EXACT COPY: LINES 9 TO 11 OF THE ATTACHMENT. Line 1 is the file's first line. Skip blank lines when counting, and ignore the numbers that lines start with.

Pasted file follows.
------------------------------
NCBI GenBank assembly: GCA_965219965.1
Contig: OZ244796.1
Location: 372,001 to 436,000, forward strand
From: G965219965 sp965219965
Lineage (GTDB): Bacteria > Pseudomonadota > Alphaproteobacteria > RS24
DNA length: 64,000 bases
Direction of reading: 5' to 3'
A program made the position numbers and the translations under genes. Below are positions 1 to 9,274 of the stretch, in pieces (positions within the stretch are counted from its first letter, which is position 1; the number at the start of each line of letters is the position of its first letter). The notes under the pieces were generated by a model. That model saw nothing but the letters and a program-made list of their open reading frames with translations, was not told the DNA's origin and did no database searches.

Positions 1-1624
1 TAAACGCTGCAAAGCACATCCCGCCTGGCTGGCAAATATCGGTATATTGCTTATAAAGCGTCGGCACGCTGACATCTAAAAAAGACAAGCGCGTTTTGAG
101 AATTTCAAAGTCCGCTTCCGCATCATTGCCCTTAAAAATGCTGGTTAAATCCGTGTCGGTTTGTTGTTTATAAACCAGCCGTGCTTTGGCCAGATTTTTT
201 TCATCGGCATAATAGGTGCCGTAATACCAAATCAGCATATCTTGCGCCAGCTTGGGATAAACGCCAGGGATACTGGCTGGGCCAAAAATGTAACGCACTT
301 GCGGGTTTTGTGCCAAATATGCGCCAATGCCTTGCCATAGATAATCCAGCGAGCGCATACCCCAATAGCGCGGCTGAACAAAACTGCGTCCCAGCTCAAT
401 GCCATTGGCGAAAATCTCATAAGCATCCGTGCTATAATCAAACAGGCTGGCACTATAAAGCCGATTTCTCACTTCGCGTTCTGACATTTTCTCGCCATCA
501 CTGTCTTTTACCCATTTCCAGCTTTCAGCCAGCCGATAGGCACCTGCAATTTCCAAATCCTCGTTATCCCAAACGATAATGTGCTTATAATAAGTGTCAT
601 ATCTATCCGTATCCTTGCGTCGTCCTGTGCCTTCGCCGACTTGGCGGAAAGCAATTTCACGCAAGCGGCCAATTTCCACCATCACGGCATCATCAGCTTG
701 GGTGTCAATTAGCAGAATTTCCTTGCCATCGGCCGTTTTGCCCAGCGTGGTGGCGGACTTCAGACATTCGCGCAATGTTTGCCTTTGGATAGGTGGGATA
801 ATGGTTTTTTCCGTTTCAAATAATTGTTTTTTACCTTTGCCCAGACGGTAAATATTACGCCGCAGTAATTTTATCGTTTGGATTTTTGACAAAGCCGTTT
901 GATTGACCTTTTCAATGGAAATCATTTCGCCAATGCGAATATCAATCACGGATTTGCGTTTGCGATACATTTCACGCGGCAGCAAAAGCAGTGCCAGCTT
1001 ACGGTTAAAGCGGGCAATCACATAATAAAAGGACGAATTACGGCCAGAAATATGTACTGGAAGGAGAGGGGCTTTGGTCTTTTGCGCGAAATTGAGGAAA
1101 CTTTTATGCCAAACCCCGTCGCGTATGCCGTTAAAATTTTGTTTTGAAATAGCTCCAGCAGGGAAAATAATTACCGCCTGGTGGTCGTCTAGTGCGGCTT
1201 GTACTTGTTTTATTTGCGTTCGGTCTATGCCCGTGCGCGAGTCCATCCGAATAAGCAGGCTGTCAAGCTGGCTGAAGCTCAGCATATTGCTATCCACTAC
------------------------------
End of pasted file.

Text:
Positions 1-1624
1 TAAACGCTGCAAAGCACATCCCGCCTGGCTGGCAAATATCGGTATATTGCTTATAAAGCGTCGGCACGCTGACATCTAAAAAAGACAAGCGCGTTTTGAG
101 AATTTCAAAGTCCGCTTCCGCATCATTGCCCTTAAAAATGCTGGTTAAATCCGTGTCGGTTTGTTGTTTATAAACCAGCCGTGCTTTGGCCAGATTTTTT